Price on request. Bedouin Oasis, Arabian Incentive, near Banyan Tree Al Wadi, Ras Al Khaimah, www.arabianincentive.com, info@arabianincentive.com.

Further afield

Check out what’s on offer over the border in beautiful Oman

Explore Jebel Harim
The rocky mountains of Musandam, an Omani enclave beyond Ras Al Khaimah, are home to Jebel Harim, or the ‘mountain of women’, which at 2,087m high is the highest in the peninsula. This is a steep, narrow, winding drive ideal for those who have done a bit of off-roading in the past. Alternatively, various local tour firms can take you up.

The views of Musandam’s capital Khasab and Dibba are spectacular and the rocks here contain preserved fossils of fish, clams and molluscs. While Khasab isn’t particularly well serviced when it comes to hotels, the Golden Tulip has a decent all-day-dining restaurant where you can pull in for refreshments, and is popular with bikers who visit the area to ride the winding coastal roads.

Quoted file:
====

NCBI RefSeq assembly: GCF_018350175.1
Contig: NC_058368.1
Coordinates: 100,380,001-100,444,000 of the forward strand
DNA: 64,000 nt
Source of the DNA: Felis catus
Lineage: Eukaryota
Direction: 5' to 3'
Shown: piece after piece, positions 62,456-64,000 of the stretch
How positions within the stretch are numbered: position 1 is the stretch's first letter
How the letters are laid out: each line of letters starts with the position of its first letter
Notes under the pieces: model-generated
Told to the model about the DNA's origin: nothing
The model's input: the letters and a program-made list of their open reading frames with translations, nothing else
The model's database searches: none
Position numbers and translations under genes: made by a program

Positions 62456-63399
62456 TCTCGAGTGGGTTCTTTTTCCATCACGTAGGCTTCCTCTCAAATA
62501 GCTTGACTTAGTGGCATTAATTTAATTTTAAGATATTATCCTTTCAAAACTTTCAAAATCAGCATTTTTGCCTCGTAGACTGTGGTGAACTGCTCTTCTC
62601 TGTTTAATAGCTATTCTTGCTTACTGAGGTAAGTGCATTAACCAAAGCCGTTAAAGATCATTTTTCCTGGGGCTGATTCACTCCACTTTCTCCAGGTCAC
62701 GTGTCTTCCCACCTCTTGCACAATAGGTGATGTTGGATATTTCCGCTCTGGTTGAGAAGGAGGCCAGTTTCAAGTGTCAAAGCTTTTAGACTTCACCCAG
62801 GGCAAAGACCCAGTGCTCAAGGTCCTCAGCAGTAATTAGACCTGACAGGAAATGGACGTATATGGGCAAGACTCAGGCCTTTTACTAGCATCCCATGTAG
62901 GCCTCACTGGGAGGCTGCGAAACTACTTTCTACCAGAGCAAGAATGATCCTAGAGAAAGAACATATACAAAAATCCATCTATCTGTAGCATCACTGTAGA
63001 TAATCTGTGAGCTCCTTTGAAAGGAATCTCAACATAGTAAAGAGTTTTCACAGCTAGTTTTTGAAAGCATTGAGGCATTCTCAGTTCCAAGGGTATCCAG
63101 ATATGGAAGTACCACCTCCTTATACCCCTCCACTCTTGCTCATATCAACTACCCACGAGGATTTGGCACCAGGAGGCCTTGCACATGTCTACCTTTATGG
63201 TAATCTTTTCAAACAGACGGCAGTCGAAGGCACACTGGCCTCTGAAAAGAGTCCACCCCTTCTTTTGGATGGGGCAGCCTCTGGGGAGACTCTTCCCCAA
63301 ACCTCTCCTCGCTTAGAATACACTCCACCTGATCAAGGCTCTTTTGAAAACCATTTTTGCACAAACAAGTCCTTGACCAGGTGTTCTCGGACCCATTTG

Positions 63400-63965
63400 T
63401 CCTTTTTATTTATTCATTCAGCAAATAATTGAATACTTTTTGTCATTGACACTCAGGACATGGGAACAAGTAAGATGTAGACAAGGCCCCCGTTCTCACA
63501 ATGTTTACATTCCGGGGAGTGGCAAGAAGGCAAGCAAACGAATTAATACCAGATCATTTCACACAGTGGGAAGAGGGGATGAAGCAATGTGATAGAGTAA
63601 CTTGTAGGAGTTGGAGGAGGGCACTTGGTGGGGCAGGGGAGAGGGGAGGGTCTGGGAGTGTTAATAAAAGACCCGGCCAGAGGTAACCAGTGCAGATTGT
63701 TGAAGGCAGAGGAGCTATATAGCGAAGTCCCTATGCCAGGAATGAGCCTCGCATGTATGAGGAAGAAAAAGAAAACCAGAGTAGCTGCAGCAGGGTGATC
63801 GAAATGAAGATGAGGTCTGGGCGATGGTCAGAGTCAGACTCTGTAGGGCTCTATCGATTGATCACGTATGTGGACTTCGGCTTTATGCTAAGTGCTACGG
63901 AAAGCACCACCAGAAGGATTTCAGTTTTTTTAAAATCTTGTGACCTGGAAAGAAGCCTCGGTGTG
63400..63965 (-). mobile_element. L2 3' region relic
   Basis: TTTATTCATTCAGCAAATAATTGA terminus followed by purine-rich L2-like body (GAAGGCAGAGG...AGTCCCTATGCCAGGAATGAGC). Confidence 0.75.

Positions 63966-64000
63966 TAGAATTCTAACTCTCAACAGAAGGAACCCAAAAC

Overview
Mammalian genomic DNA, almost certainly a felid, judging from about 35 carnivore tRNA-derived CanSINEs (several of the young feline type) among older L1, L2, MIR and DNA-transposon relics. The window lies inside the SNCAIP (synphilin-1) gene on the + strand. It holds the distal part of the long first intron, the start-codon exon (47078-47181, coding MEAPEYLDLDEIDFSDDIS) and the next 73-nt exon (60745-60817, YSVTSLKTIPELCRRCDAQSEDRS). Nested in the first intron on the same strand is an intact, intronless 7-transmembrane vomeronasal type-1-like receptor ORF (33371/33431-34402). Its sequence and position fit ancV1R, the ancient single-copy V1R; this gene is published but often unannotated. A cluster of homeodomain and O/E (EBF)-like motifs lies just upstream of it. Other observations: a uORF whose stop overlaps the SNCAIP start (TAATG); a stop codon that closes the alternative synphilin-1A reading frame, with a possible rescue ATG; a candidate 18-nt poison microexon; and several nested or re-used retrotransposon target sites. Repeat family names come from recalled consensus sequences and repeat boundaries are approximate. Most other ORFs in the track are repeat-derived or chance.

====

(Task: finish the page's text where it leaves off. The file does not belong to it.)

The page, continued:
Follow the E311 to Ras Al Khaimah, and continue on Al Rams Road, then the 02 Khasab Coastal Road.

Climb the Dibba cliffs

Keen rock climbers can test their mettle against the seafront cliff faces of Dibba with climbs that skirt the coastline. Absolute Adventure organises excursions on request between September and May, with expeditions lasting anything from four to eight hours, ending in a drop directly into the deep water below. A thrilling day out, all equipment, boats, water recovery, first aid and life guards are included in the price. If this isn’t quite your thing, Absolute Adventures offers a huge range of activities in both Oman and the UAE, including scenic treks, dhow cruises, kayak excursions, mountain biking and much more.
Dhs495-695. Absolute Adventures, Dibba, www.adventure.ae, info@adventure.ae.

Learn to surf
Ignite Surf School UAE is now running surf safaris to other locations, such as the Maldives, as well as much closer to home in Oman. According to the school, the surf is typically found on the lower east coast, around three hours south of Muscat – all the way along the border to Yemen. Peak times fall between June and September, and more hospitable temperatures make it a great escape from the UAE heat. Email for details of upcoming trips.